President Donald Trump has forcefully carried out his decision to withdraw troops from Syria. He asked Secretary of Defense James Mattis – who opposed the decision and was originally scheduled to leave his position in February – to leave on Jan. 1, 2019, and has continued to tweet in defense of his policy decision. In one tweet, Trump wrote that replacing regimes in other countries is not America’s job.

In a recent editorial, The Washington Post criticized Trump for being a rogue president, asserting that the two restraints on him – the Republican Party and the government – had failed, and that now the courts, public opinion and society in general are the last lines of defense that can restrain him. The New York Times also said that currently, every day is a war, and that Trump could soon lose control.

The United States appears to be descending into a deep and chaotic adjustment of traditional political values that are breaking apart and forming anew out of conflict. There is discontent gathering among the lower classes that cannot be alleviated politically, growing instead into a movement among voters to change the status quo, and allowing Trump to constantly challenge the establishment with stunning decisions.

Trying to understand Trump's thinking using traditional logic will never work. Does he only care about economics at the expense of focusing on geopolitics? Yet, he greatly increased military spending, established a space force and stressed the importance of having a nuclear arsenal more than any recent presidents. Does he no longer wish to rely on America's traditional system of foreign alliances? He seems to want to use alliances to "make America great again," switching from providing aid to allies to reaping more profit from them.

It would be time-consuming, exhausting and very hard to achieve full-fledged reform of American governance and international bodies led by the United States. So Trump just does what he can do directly, inducing change through taking action. Some of the actions he takes are in line with establishment thinking and are supported, such as the U.S.–China trade war. Some run so far afield from establishment thinking they face strong resistance, the withdrawal of troops from Syria being a case in point.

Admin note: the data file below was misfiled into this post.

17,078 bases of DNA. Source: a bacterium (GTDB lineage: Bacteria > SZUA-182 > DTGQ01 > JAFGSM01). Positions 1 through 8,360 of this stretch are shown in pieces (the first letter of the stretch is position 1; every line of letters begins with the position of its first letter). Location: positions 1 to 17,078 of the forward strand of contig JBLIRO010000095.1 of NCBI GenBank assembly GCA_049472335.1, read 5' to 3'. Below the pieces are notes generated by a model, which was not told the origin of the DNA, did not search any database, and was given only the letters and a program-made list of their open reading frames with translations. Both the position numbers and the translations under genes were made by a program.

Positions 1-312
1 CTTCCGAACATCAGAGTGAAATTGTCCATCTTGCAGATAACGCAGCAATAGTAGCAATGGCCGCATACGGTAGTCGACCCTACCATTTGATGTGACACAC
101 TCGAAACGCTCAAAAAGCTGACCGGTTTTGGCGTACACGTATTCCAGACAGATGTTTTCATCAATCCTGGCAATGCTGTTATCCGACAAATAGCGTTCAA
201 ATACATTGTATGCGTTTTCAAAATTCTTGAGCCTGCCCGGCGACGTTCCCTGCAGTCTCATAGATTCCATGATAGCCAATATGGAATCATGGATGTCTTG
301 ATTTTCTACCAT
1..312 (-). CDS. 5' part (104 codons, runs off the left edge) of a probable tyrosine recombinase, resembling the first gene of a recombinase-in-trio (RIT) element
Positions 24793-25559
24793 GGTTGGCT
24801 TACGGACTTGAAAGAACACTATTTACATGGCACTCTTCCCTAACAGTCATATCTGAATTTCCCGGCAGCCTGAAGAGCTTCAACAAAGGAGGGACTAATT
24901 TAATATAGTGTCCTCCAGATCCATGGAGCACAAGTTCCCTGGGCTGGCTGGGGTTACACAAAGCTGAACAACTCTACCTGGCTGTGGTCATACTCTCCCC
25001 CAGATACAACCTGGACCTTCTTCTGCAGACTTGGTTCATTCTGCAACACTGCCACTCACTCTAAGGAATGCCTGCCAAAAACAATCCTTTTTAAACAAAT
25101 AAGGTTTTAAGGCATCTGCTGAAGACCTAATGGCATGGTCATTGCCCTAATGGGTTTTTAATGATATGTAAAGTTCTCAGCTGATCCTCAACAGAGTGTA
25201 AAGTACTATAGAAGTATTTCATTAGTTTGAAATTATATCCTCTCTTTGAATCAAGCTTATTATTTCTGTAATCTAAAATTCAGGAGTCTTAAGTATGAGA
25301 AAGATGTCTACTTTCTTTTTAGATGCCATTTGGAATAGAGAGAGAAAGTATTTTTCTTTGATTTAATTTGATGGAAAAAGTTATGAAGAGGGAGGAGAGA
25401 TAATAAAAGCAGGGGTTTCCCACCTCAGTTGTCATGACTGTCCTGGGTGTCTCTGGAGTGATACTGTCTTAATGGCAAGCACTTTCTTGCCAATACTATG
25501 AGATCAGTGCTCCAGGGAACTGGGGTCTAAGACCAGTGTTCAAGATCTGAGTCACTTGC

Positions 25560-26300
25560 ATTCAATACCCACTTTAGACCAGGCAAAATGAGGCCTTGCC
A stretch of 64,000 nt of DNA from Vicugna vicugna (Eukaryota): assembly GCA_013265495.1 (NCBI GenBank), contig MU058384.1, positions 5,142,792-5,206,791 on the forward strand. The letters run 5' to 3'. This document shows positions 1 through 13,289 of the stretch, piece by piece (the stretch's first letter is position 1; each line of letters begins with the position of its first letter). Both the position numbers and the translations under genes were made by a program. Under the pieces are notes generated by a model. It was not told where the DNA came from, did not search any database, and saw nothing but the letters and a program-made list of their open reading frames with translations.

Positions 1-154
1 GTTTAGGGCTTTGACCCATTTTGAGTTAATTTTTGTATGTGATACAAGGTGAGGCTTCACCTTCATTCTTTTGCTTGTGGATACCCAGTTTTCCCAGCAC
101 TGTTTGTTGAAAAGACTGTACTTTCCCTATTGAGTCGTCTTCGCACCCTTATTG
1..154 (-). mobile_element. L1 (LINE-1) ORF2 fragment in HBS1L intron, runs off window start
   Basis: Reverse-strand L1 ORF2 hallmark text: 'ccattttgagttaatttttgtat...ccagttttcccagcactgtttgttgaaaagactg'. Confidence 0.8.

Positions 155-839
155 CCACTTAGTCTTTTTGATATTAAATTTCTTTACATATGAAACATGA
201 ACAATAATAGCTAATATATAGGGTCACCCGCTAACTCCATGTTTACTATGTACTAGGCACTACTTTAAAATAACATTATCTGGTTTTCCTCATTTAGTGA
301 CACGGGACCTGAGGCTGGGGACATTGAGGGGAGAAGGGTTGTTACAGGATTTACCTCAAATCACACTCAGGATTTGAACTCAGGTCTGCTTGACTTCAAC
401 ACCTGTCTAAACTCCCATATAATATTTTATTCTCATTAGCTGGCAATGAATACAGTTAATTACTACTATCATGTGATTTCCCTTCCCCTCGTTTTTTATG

Trump is having a very powerful impact largely given the anger of lower-class white Americans and other populist energy. Trump’s administration does not have any clear direction; his decisions are inconsistent with any political ideology and therefore no one is certain what his next move will be.

American presidents have always devoted most of their attention to getting re-elected after they been in office for two years. Trump especially will behave like this as his re-election will receive less of the party and institutional support an incumbent usually gets, so he needs to continuously reinforce a direct emotional connection with the voters.

Withdrawing troops from Syria may have generated sharp criticism of Trump from the establishment, but he has used this decision to show that he is different from past establishment presidents. Causing a government shutdown over the border wall between the U.S. and Mexico is another way that Trump uses to stress that he is a president who represents the American people. The average American citizen cares about his or her own welfare, opposes the influx of even more immigrants and is sick of Middle East affairs. These are all public opinion pivots that Trump is willing to bet on.

Trump’s support among the populace is very strong due to his striking personality, and the reasons for the establishment to contain him are equally strong. In the next two years, the conflict between President Trump and the United States political system could be further amplified, to the point where "anything is possible."

China should focus on being prudent in dealing with a U.S. president like this. China should stick to its principles, and avoid becoming a No. 1 target for Trump to use in showcasing his personality on the international stage. There are many bonfires burning on the U.S. political scene, and there may be even more in the future. China must see that the energy from those bonfires does not reach Sino-American relations.

China is now such a large economic and political entity. As long as China and the U.S. refrain from engaging in a real cold war, then suppressing China cannot form the basis for American foreign policy. Sino-American relations are destined to be highly complicated, and Washington cannot possibly handle all Chinese matters driven by a single overwhelming goal of suppressing China’s growth. On the basis of this fundamental premise, we should work toward expanding, not diminishing, the healthy development of Sino-American relations.